On this page:
6.1 Class Hierarchy
6.2 Method Lookup
6.3 Fields and Inheritance
6.3.1 Inheriting Fields
6.3.2 Binding of Fields
6.3.3 Field Shadowing
6.4 Cleaning up the Class Protocol
6.5 Super Sends
6.6 Inheritance and Initialization

6 Inheritance

Éric Tanter

In the presence of classes, we may want a mechanism similar to Delegation in order to be able to reuse and selectively refine existing classes. We therefore extend our object system with support for class inheritance. As we will see, many issues have to be dealt with. As usual, we will proceed in a gradual manner.

6.1 Class Hierarchy

We introduce the capability for a class to extend another class (called its superclass). We focus on single inheritance, where a class only extends a single class.

Multiple inheritance. C++

As a result, classes are organized in a hierarchy. The superclasses of a class (transitively) are called its ancestors; dually, the set of transitive subclasses of a class are called its descendants.

For example:
(define Point
  (CLASS extends Root
           ([field x 0])
           ([method x? () (? x)]
            [method x! (new-x) (! x new-x)]
            [method move (n) (-> self x! (+ (-> self x?) n))])))
 
(define ColorPoint
  (CLASS extends Point
           ([field color 'black])
           ([method color? () (? color)]
            [method color! (clr) (! color clr)])))

6.2 Method Lookup

When we send a message to an object, we look in its class for a method that implements the message, and then we apply it. This is reflected in our CLASS macro definition as:

[(invoke)
 (if (assoc (second vals) methods)
     (apply ((cdr (assoc (second vals) methods)) (first vals)) (cddr vals))
     (error "message not understood"))]

With inheritance, if an object is sent a message for which a method is not found in its class, we can look for a method in the superclass, and so on. We will first refine the invoke protocol and cut it in two steps: first, a lookup step, which includes going to lookup in superclasses if no method is found in the current class, and then the actual invoke step.

(defmac (CLASS extends superclass
               ([field f init] ...)
               ([method m params body] ...))
  #:keywords field method extends
  #:captures self ? !
  (let ([scls superclass]
        (methods
         (local [(defmac (? fd) #:captures self
                   ((obj-class self) 'read self 'fd))
                 (defmac (! fd v) #:captures self
                   ((obj-class self) 'write self 'fd v))]
           (list (cons 'm (λ (self)
                            (λ params body))) ...))))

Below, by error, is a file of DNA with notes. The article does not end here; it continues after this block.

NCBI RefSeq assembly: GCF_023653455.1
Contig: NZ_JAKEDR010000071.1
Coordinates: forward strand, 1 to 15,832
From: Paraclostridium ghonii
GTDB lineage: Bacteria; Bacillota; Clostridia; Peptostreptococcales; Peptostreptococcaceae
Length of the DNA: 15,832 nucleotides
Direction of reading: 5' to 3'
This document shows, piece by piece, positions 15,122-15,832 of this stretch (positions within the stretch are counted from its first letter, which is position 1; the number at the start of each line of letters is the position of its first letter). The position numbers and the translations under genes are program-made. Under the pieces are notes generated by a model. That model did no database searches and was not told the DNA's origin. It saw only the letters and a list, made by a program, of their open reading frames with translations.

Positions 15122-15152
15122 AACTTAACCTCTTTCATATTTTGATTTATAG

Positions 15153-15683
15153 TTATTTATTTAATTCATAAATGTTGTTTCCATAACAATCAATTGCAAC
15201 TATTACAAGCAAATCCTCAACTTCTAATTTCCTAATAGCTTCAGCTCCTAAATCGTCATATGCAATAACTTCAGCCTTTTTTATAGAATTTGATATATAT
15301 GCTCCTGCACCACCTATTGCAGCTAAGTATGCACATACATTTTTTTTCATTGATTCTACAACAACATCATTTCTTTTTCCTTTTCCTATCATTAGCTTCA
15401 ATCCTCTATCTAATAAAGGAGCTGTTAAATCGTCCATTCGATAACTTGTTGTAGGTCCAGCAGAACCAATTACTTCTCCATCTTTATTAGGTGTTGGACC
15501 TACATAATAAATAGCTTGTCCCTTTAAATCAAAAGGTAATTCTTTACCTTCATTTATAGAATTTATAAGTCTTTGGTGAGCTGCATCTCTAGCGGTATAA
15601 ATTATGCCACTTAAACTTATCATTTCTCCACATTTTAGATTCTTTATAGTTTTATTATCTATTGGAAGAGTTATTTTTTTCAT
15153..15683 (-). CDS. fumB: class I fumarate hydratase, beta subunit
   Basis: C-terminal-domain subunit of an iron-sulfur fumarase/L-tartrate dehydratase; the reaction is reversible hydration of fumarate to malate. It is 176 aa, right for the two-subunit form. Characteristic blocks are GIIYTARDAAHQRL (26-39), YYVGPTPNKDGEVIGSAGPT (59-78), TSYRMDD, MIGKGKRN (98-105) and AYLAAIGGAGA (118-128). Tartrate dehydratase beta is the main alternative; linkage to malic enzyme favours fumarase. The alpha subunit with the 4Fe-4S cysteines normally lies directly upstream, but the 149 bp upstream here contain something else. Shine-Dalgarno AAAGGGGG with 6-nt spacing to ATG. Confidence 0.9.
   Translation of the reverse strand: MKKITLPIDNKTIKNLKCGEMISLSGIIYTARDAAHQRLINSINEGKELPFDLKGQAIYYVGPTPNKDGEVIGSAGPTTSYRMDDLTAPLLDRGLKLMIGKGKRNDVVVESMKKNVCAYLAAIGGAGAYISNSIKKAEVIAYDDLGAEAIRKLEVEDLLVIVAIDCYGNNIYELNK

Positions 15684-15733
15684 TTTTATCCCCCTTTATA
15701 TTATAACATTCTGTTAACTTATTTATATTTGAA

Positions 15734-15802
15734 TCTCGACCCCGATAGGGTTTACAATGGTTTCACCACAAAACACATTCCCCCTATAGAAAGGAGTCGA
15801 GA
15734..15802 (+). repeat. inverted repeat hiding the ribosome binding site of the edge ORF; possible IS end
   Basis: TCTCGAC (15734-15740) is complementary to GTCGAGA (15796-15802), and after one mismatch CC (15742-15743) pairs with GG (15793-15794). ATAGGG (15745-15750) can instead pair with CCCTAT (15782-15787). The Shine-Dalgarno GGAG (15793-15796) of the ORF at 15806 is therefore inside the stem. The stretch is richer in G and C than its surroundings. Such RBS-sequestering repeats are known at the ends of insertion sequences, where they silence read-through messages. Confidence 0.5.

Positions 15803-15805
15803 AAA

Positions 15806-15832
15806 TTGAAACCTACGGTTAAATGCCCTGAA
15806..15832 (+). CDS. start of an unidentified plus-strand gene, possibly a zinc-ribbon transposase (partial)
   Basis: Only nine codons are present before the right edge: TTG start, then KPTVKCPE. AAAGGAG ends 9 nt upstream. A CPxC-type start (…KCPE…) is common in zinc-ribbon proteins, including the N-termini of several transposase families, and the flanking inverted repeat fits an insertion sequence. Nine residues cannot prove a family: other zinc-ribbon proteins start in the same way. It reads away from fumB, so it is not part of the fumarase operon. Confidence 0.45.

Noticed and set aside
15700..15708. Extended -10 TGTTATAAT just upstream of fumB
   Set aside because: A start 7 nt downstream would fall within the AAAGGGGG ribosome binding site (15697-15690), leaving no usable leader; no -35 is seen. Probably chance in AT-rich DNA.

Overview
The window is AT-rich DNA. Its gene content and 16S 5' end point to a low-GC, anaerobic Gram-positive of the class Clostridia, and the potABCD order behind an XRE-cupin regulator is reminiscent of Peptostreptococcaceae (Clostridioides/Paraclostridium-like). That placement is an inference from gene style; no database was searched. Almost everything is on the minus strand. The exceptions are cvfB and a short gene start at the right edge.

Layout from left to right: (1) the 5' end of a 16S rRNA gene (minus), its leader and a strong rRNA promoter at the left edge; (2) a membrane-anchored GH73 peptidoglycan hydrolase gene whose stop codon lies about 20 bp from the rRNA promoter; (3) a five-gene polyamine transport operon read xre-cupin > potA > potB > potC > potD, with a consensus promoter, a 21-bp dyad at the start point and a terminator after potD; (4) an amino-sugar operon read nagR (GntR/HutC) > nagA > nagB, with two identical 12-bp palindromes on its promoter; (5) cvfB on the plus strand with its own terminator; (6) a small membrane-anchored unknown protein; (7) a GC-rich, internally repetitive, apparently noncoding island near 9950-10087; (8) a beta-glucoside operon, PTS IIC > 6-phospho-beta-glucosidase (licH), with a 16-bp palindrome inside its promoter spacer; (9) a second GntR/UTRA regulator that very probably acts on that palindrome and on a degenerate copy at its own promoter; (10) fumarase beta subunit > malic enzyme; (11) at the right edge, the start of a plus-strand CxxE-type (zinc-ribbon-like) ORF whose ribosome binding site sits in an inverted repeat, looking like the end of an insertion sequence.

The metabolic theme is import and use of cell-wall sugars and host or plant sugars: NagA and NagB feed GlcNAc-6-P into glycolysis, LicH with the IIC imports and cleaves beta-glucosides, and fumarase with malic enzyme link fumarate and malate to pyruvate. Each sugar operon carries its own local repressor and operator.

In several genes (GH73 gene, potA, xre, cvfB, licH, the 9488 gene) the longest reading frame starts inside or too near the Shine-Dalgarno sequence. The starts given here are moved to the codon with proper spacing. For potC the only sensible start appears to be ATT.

(letrec ([class (λ (msg . vals)
                      (case msg
                        ....
                        [(invoke)
                         (let ((method (class 'lookup (second vals))))
                           (apply (method (first vals)) (cddr vals)))]
                        [(lookup)
                         (let ([found (assoc (first vals) methods)])
                           (if found
                               (cdr found)
                               (scls 'lookup (first vals))))]))])
      class)))

The CLASS syntactic abstraction is extended with an extends clause (a new keyword in a class definition). Before we can try this out, we need to define a root class at the top of the tree, in order to put an end to the method lookup process. The Root class below does just that:
(define Root
  (λ (msg . vals)
    (case msg
      [(lookup) (error "message not understood:" (first vals))]
      [else     (error "root class: should not happen: " msg)])))
Root is implemented directly as a function, without using the CLASS form, so that we don’t need to specify its superclass (it has none). In case it is sent a lookup message, it gives an error that the message is not understood. Note that in this system, it is an error to send any message that is not lookup to the root class.

Let us see an example of class inheritance at work, first with a very simple example:

(define A
  (CLASS extends Root ()
         ([method foo () "foo"]
          [method bar () "bar"])))
(define B
  (CLASS extends A ()
         ([method bar () "B bar"])))

 

> (define b (new B))
> (-> b foo)

"foo"

> (-> b bar)

"B bar"

This looks just fine: sending a message that is unknown in B works as expected, and sending bar also results in B’s refinement to be executed instead of A’s method. That is, method invocation is properly late bound. We say that method bar in B overrides the method of the same name defined in A.

Let us look at a slightly more complex example:

> (define p (new Point))
> (-> p move 10)
> (-> p x?)

10

and now with a ColorPoint:
> (define cp (new ColorPoint))
> (-> cp color! 'red)
> (-> cp color?)

'red

> (-> cp move 5)

hash-ref: no value found for key

  key: 'x

What happened? It seems that we are not able to use field x of a colored point. Fair enough, we haven’t dealt at all about how fields have to be handled in the presence of inheritance.

6.3 Fields and Inheritance

Let us look again at how we handle object creation at the moment:
[(create)
 (make-obj class
           (make-hash (list (cons 'f init) ...)))]
That is it: we are only initializing the values dictionary for the fields that are declared in the current class! We ought to be initializing the dictionary with values for the fields of the ancestor classes as well.

6.3.1 Inheriting Fields